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Genes Dev. 2007 Dec 15;21(24):3356-68.

Mechanism of mRNA destabilization by the glmS ribozyme.

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  • 1Department of Biochemistry, The University of Texas Southwestern Medical Center, Dallas, Texas 75390, USA.

Abstract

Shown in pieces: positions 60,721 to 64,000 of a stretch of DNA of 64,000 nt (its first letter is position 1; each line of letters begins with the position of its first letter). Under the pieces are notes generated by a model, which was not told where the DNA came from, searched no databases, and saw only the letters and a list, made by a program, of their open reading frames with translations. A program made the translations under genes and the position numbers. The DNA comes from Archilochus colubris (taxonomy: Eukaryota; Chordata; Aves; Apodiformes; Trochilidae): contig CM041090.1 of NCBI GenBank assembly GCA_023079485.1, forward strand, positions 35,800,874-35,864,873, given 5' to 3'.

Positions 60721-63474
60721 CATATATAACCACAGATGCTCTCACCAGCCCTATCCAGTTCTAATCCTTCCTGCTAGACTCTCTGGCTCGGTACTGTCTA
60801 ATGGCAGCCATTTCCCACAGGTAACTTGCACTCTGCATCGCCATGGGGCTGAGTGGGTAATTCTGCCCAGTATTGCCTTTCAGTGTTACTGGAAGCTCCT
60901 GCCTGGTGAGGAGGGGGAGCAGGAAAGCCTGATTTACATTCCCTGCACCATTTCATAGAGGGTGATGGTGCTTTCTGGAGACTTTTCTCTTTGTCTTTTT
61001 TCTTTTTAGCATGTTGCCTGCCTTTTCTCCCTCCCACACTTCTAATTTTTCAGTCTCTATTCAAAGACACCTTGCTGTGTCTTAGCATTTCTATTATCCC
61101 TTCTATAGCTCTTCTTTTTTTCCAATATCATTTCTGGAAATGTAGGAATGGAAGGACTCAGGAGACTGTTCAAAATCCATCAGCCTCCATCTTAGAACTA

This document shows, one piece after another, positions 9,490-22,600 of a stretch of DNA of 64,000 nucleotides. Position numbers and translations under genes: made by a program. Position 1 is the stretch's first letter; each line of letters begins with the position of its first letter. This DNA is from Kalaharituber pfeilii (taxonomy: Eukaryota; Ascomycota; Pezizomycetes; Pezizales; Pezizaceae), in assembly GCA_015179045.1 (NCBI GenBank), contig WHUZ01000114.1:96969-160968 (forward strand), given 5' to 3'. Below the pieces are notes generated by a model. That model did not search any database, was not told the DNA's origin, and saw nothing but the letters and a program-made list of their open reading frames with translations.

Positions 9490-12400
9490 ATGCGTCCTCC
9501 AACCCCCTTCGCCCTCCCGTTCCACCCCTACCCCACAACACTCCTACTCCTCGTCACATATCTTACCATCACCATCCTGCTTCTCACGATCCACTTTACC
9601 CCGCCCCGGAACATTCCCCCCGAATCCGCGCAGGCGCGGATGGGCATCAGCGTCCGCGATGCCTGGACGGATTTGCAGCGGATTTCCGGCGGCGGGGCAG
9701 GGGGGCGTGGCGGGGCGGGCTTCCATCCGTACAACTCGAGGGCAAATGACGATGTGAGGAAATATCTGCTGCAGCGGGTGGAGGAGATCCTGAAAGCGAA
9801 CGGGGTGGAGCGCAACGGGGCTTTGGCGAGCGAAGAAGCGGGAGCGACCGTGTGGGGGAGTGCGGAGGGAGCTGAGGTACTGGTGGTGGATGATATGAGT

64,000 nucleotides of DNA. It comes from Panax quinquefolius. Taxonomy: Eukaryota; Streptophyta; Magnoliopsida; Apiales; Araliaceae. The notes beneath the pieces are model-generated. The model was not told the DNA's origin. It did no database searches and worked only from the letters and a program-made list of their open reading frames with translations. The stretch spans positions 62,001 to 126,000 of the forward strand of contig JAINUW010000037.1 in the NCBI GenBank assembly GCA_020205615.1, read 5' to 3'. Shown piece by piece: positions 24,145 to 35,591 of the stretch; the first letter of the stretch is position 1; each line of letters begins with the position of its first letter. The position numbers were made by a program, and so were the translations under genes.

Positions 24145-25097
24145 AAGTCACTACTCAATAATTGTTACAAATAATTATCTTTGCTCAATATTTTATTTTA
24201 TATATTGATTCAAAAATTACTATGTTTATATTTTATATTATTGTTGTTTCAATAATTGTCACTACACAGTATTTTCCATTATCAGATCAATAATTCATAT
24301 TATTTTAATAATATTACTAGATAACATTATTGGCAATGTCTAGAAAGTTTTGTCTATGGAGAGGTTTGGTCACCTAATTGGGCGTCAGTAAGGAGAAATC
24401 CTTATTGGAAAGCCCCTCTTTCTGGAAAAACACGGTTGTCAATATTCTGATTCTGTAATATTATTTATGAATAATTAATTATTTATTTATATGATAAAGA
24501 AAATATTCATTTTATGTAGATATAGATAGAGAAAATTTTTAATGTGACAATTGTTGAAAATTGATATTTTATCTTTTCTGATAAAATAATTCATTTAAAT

An array of highly structured domains that function as metabolite-responsive genetic switches has been found to reside within noncoding regions of certain bacterial mRNAs. In response to intracellular fluctuations of their target metabolite ligands, these RNA elements exert control over transcription termination or translation initiation. However, for a particular RNA class within the 5' untranslated region (UTR) of the glmS gene, binding of glucosamine-6-phosphate stimulates autocatalytic site-specific cleavage near the 5' of the transcript in vitro, resulting in products with 2'-3' cyclic phosphate and 5' hydroxyl termini. The sequence corresponding to this unique natural ribozyme has been subjected to biochemical and structural scrutiny; however, the mechanism by which self-cleavage imparts control over gene expression has yet to be examined. We demonstrate herein that metabolite-induced self-cleavage specifically targets the downstream transcript for intracellular degradation. This degradation pathway relies on action of RNase J1, a widespread ribonuclease that has been proposed to be a functional homolog to the well-studied Escherichia coli RNase E protein. Whereas RNase E only poorly degrades RNA transcripts containing a 5' hydroxyl group, RNase J1 specifically degrades such transcripts in vivo. These findings elucidate key features of the mechanism for genetic control by a natural ribozyme and suggest that there may be fundamental biochemical differences in RNA degradation machinery between E. coli and other bacteria.

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